Individual Reflective Essay Example
Reflection On Cross –Cultural Management and Communication
The perceptual and socio‐relational contexts
Communication is impeccably vital in ensuring effective organization or institutional management. However, effective communication and management in modern institutions is thwarted by the challenges emanating from cross-cultural differences. In determining efficacy in organizational leadership and management and understanding perceptual and socio-relational contexts. Throughout this week, I learned how the social cognitive theory works, the various perceptions placed on cultural differences globally. This Moodle also covered types of mental categories, stereotyping as well as ethnocentrism. The various individual values were also covered, stating that in most cases individuals are based on individualism or collectivism behaviours, based on the best situation that fits them. Finally the topic was instrumental in understanding the various cultural influences on leadership perceptions. It was evident that cultural has a major effect on how people lead and engage others. Through the social cognitive theory I was able to note that individualism affects how a person leads as well ethnocentrism.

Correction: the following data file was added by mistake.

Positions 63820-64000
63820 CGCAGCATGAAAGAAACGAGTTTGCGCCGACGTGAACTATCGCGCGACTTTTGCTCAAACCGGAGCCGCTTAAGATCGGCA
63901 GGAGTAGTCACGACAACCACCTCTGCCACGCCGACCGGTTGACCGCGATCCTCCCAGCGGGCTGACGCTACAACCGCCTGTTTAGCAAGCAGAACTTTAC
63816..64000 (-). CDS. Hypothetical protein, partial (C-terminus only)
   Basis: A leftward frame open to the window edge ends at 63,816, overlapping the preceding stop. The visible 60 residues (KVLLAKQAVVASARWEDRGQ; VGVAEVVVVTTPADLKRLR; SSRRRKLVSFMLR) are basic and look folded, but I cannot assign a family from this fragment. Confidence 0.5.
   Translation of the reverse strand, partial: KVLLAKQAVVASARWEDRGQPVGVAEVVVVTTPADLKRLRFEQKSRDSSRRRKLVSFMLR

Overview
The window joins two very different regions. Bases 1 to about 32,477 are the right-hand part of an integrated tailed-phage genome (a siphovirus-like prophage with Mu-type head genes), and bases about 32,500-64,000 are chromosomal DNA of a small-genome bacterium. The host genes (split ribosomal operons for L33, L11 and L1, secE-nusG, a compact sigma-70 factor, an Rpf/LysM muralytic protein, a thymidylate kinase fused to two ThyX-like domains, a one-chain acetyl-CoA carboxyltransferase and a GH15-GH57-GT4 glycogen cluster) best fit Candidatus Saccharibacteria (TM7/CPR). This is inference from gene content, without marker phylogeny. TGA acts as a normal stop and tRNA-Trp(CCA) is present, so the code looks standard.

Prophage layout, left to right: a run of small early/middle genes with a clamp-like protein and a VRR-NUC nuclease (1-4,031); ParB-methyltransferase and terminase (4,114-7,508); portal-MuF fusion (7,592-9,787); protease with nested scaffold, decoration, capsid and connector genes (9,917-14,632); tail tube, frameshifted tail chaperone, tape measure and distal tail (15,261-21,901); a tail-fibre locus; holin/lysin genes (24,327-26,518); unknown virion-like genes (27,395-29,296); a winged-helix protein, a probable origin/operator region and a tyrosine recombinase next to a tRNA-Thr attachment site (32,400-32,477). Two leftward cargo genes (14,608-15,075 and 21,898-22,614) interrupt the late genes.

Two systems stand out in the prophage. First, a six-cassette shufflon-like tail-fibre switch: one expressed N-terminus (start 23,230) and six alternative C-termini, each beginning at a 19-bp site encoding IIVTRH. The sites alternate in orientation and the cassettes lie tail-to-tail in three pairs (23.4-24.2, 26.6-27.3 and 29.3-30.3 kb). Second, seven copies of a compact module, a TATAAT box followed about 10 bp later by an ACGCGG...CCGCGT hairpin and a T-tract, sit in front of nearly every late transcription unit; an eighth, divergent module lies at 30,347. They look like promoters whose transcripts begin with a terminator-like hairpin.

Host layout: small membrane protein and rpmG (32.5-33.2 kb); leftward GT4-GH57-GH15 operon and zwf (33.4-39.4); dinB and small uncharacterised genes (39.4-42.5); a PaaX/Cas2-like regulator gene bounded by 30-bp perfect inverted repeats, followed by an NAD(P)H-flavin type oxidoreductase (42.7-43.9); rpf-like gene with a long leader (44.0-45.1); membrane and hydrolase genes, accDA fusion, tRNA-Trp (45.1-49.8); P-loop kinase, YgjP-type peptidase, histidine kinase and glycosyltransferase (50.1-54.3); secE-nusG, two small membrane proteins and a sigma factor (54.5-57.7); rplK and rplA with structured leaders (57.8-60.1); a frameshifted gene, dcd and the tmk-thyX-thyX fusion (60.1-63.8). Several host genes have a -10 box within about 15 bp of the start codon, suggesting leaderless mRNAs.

My reasons for identifying this issues relies on my need to understand how people respond to a culturally diversified workplace and determining coherent issues that are undoubtedly necessary in ensuring recognition and prosperity of such diversity. Moreover most researchers have attempted to show that people’s ability to manage across cultures leans upon their cultural background as it influences their ability to work effectively based on their personal values and hence people tend to perform better either collectively or individually.